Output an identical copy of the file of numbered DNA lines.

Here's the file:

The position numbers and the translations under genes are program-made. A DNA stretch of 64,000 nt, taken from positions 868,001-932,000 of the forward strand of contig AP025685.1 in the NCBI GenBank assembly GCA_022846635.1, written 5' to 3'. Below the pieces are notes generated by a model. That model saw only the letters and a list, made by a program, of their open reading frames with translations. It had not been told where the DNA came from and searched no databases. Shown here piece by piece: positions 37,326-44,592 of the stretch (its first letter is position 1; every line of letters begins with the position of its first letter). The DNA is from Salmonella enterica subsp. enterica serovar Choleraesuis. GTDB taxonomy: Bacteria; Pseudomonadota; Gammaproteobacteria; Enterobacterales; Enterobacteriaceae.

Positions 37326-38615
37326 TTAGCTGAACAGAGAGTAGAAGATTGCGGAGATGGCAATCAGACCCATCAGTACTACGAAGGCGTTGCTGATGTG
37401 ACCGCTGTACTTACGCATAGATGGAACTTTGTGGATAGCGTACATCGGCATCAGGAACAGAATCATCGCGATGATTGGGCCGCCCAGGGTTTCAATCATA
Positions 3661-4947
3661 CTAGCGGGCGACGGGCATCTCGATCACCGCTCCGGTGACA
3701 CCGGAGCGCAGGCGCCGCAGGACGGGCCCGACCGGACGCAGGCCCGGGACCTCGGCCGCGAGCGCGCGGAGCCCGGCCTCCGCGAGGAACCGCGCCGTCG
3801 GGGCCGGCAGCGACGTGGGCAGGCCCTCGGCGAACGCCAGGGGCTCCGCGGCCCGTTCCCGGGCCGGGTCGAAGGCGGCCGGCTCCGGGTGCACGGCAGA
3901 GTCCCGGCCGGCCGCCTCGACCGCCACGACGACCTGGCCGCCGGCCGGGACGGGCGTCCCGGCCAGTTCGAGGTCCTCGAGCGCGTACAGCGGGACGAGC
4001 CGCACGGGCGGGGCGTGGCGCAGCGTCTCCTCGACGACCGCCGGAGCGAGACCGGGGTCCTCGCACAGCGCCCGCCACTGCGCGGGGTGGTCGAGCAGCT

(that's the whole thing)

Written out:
The position numbers and the translations under genes are program-made. A DNA stretch of 64,000 nt, taken from positions 868,001-932,000 of the forward strand of contig AP025685.1 in the NCBI GenBank assembly GCA_022846635.1, written 5' to 3'. Below the pieces are notes generated by a model. That model saw only the letters and a list, made by a program, of their open reading frames with translations. It had not been told where the DNA came from and searched no databases. Shown here piece by piece: positions 37,326-44,592 of the stretch (its first letter is position 1; every line of letters begins with the position of its first letter). The DNA is from Salmonella enterica subsp. enterica serovar Choleraesuis. GTDB taxonomy: Bacteria; Pseudomonadota; Gammaproteobacteria; Enterobacterales; Enterobacteriaceae.

Positions 37326-38615
37326 TTAGCTGAACAGAGAGTAGAAGATTGCGGAGATGGCAATCAGACCCATCAGTACTACGAAGGCGTTGCTGATGTG
37401 ACCGCTGTACTTACGCATAGATGGAACTTTGTGGATAGCGTACATCGGCATCAGGAACAGAATCATCGCGATGATTGGGCCGCCCAGGGTTTCAATCATA
Positions 3661-4947
3661 CTAGCGGGCGACGGGCATCTCGATCACCGCTCCGGTGACA
3701 CCGGAGCGCAGGCGCCGCAGGACGGGCCCGACCGGACGCAGGCCCGGGACCTCGGCCGCGAGCGCGCGGAGCCCGGCCTCCGCGAGGAACCGCGCCGTCG
3801 GGGCCGGCAGCGACGTGGGCAGGCCCTCGGCGAACGCCAGGGGCTCCGCGGCCCGTTCCCGGGCCGGGTCGAAGGCGGCCGGCTCCGGGTGCACGGCAGA
3901 GTCCCGGCCGGCCGCCTCGACCGCCACGACGACCTGGCCGCCGGCCGGGACGGGCGTCCCGGCCAGTTCGAGGTCCTCGAGCGCGTACAGCGGGACGAGC
4001 CGCACGGGCGGGGCGTGGCGCAGCGTCTCCTCGACGACCGCCGGAGCGAGACCGGGGTCCTCGCACAGCGCCCGCCACTGCGCGGGGTGGTCGAGCAGCT